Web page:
38 MAP OF UNIFICATION

39 Balance of Power

40 DIPLOMACY: BALANCE OF POWER & HEGEMONY Century: Era of Western hegemony in all areas Balance of Power dominates century – After Napoleon, great powers kept peace – Intervened in European affairs to maintain balance – Goals and Policies No one power should dominate No nation should be eliminated No permanent ideologies threaten peace Brokered conferences to decide touchy issues International Organizations – Non-governmental Organizations new in history Try to promote international accord Establish cooperation – Red Cross Established at end of Crimean War Provide health care, relief following catastrophes – Olympics Resurrected in 1896 Healthy competition – International Laws Diplomacy reaches highest level during period Rules of Peace and War – Hague Conferences and Conventions – Agreements create standards, rules of war, peace – Neutrality was a key concept – Civilians were not to be touched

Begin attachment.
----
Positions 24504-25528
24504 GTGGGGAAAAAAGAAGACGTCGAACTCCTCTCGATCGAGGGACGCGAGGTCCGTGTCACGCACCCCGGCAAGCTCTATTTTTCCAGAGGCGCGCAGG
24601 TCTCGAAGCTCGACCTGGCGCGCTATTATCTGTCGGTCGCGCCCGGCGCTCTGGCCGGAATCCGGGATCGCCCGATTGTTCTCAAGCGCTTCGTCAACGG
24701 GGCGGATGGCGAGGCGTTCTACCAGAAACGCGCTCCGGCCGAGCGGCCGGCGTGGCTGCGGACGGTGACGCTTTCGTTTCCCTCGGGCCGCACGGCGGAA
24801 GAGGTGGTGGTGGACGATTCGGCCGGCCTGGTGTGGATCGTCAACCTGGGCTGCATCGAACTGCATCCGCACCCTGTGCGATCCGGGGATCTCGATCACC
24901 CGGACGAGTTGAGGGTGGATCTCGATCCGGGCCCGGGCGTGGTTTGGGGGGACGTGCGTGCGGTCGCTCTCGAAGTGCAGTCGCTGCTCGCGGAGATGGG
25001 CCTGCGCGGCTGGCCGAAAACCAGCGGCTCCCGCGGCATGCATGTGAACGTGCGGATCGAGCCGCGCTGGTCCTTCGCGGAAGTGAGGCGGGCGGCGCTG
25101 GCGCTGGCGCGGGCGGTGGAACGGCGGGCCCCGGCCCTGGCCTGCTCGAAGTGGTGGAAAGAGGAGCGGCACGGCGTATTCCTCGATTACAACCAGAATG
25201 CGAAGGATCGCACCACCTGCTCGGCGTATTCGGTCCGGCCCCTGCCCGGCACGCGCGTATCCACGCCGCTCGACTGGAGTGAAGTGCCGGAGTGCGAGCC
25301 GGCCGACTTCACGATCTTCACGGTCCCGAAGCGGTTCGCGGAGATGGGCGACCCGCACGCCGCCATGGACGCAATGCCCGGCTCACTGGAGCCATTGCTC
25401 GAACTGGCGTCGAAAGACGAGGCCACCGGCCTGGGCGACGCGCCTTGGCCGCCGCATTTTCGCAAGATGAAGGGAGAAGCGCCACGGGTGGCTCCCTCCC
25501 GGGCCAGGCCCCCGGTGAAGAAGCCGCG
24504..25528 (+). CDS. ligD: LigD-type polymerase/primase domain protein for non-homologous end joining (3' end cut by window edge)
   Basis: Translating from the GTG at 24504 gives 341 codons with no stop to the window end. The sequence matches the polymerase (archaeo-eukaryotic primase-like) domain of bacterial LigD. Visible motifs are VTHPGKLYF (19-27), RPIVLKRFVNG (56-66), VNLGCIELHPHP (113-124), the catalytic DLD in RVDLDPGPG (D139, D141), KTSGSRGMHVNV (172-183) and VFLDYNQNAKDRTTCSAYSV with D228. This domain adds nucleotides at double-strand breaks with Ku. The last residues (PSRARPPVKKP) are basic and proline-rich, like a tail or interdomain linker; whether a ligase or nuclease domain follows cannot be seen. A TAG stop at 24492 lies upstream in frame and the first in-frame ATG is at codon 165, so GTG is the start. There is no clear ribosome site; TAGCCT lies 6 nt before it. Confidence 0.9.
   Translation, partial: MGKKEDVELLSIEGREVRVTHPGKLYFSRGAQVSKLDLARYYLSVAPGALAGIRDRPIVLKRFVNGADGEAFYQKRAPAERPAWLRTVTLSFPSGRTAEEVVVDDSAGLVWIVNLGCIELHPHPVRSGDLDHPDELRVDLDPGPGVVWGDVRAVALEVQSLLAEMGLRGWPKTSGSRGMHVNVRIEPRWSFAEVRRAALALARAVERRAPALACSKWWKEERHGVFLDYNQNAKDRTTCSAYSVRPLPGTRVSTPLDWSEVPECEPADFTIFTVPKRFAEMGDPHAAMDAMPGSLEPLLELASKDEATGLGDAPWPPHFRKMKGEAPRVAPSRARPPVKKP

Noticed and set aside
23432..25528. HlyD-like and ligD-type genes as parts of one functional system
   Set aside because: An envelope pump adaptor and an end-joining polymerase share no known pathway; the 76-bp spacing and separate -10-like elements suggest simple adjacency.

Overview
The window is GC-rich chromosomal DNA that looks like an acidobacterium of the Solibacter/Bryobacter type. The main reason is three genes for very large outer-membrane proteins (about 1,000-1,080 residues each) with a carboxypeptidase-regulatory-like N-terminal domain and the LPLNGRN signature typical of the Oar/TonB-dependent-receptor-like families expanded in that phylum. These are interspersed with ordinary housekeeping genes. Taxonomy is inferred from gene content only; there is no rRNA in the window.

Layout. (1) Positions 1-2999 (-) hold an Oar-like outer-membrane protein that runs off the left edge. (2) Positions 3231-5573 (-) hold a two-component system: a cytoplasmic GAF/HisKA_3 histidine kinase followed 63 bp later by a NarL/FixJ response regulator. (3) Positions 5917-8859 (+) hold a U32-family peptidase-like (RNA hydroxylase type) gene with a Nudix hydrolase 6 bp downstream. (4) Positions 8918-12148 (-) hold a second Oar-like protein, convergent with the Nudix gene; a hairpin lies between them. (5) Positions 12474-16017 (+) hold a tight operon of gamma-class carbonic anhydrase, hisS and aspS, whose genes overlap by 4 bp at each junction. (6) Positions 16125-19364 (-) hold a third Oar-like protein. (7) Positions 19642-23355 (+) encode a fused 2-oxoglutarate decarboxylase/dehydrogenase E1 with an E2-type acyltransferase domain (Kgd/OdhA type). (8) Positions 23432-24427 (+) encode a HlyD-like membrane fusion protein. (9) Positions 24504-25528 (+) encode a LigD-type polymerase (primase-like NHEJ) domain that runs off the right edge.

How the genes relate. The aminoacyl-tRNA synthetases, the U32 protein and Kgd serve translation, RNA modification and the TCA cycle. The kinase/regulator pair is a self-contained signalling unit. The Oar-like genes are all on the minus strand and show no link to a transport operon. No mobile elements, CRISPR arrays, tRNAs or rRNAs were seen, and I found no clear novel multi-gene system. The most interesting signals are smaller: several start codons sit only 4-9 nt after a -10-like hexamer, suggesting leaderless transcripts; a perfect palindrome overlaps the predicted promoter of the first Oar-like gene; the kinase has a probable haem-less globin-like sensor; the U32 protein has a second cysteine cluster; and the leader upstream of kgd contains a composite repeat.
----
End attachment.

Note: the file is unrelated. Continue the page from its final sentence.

41 PRE-WAR ALLIANCES Rival systems of alliance – Germany forms alliances Bismarck attempts to isolate France Until 1890, Germany had alliances with all except France Obligated allies to come to one another's defense – France and Russia Found themselves isolated, fearful of Germany Formed Double Entente to end their isolation The Triple Alliance – Germany, Austria-Hungary, Italy Germany, Austria allied 1879 Italy joined in 1882 (Triple Alliance) – Others Allied States Ottoman Empire: German railroads, reforms of military Bulgaria and Rumania fearful of Russia and Serbia The Double and Later Triple Entente – France, Russia Common enemy: Germany, common war plans Worked together diplomatically – Why the United Kingdom joined Due to rivalry with Germany over colonies and German construction of a navy After German pre-war diplomacy seemed to lead to war Shifting series of treaties ended with a military pact, 1914 Japan had a separate alliance with Great Britain for Asia Pacific War plans: each power poised and prepared for war – Military leaders devised inflexible military plans and timetables – France's Plan XVII focused on offensive maneuvers and attacks – Germany's Schlieffen plan: swift attack on France, defend against Russia

42 ALLIANCES c. 1914